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The Month of St. Patrick

“’Top of the morning’
Is what we say
On March 17th,
St. Patrick’s Day.
Wear your green
And I’m told,
If you catch a leprechaun,
He’ll give you his gold.”

I’ve already heard the Irish music on Ch. 533 on Boston’s Comcast Cable outlet. The channel is called “The Sounds of the Season.” Hubby has already put Mitch Miller’s Irish CD and one of Daniel O’Donnell’s CDs in the car. Yesterday, we heard Kate Smith sing an Irish song on the radio. Although she is now almost forgotten by most Americans, she can still thrill people with her wonderful voice, and she does a grand job to any Irish song. By the way, her first radio program aired on St. Patrick’s Day, 1931.

As I mentioned in last week’s column, son Paul gave Hubby and me a copy of Roger Moore’s book “My Word Is My Bond,” a very enjoyable book and very easy to read. Among the photos included in the book is one of actor Christopher Lee, who played the villain Scaramanga in the movie “The Man With the Golden Gun.” The caption on the photo mentions that Lee was a cousin of the author of the Bond novels, Ian Fleming.

I also wanted to tell you more about Father George’s celebration in honor of the 56th anniversary of his ordination. I mentioned that the food was excellent. After everyone had a piece of Father’s lovely anniversary cake, it was time to have fun. The young children had already been having a great time doing arts and crafts in the middle room. Louise Tardif, pastoral associate of St. Christopher’s, then came to the microphone. “Now it is time for musical chairs, with a different twist.” The participants were all given a particular item to get, while one chair was taken away each time. The first item, which I thought was extremely difficult, was a Massachusetts quarter. The second was a pen. (I hid mine because I was taking notes with it.) The third item was a scarf. (That was relatively easy because it was a cold evening.) The next was a hairpin or barrette. Number 5 was a hat – also easy on a cold night. The next was easy: an elastic. The next was a ChapStick. The next, a piece of gum. The next, a size 9 shoe. The next, a tie, and finally a blue sweater. Our pal Sharon almost had her blue cardigan taken off her back. (She removed it quickly.) It was so funny watching the participants trying to get the required item; we laughed a great deal.

The final game was also hilarious. Each team was given a banana. The first person on the team peeled the banana, put it on a paper plate, then transferred it to the small plate of the next person without dropping it. I think there were about six or seven people on each team. It would have been much easier if the banana had not been peeled. It was a slippery little devil! When the banana reached the final person on the team, that person had to eat the whole banana quickly. The first team to finish the banana won. That was also fun to watch, especially trying to push a whole banana into the last person’s mouth. Both games were really enjoyable to watch.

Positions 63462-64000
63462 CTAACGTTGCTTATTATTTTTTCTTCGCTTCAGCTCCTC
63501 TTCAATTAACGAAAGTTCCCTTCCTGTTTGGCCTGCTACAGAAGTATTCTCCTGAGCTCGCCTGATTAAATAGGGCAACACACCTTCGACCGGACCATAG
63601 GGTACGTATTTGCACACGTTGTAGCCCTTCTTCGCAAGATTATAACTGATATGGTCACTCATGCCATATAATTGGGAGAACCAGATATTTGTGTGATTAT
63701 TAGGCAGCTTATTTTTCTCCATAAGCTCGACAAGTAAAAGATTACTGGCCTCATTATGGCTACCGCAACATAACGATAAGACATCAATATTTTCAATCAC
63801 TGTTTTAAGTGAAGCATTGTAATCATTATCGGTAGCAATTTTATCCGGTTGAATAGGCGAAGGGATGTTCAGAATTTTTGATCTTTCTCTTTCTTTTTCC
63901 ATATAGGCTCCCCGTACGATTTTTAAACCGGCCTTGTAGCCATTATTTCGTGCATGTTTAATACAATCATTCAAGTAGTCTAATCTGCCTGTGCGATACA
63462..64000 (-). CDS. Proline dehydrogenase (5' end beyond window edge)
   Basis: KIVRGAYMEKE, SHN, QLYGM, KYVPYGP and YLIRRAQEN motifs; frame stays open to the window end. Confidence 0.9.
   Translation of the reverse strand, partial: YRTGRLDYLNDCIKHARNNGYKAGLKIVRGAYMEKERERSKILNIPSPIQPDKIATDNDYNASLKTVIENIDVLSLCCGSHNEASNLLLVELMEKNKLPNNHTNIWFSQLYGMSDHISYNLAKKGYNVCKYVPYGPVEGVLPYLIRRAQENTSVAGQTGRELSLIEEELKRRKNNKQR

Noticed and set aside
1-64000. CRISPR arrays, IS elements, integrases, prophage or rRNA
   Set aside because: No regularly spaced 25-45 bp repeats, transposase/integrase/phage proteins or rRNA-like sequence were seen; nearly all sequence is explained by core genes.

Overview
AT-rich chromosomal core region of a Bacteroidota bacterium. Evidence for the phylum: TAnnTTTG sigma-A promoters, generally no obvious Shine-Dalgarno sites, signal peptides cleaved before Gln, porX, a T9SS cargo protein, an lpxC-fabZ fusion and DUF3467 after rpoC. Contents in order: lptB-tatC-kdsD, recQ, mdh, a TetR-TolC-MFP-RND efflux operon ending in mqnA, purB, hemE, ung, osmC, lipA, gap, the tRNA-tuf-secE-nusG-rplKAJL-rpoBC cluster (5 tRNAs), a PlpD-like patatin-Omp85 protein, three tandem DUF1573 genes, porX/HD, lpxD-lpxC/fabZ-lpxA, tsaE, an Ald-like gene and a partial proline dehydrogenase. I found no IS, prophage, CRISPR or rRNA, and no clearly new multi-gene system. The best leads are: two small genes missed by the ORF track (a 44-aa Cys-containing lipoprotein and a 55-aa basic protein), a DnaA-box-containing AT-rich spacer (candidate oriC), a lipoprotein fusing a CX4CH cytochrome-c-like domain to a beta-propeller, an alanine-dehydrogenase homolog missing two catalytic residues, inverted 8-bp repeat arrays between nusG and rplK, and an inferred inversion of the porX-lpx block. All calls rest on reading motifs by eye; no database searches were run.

I always enjoy reading Larry DiCara’s annual letter. This year, he began by telling us that each of his triplet daughters is in a separate school. All three are playing squash this winter. This means a great deal of driving for both Larry and his wife Teresa. All three girls are doing well academically. As he wrote this year’s letter, his eyes moved to the photo of his mother and father, both wearing their caps and gowns. How proud Larry is of them. “Because of their savings, their diligence, and their work, their children went to Harvard, Bowdoin, and Simmons.” (Teresa and her siblings went to Williams, Harvard, UMass Amherst, and Bowdoin.) Their three young women will have marvelous opportunities.

Larry mentioned that he is finally entering the 21st century. Teresa and their girls gave him a Kindle for Christmas. He especially appreciates it on trains, planes, and at the beach. He spoke of Teresa’s work at Isis Parenting and of her teaching at Harvard Medical School! I laughed as he noted that Teresa said, “Having adolescents is like having newborns; nobody gives you a manual.”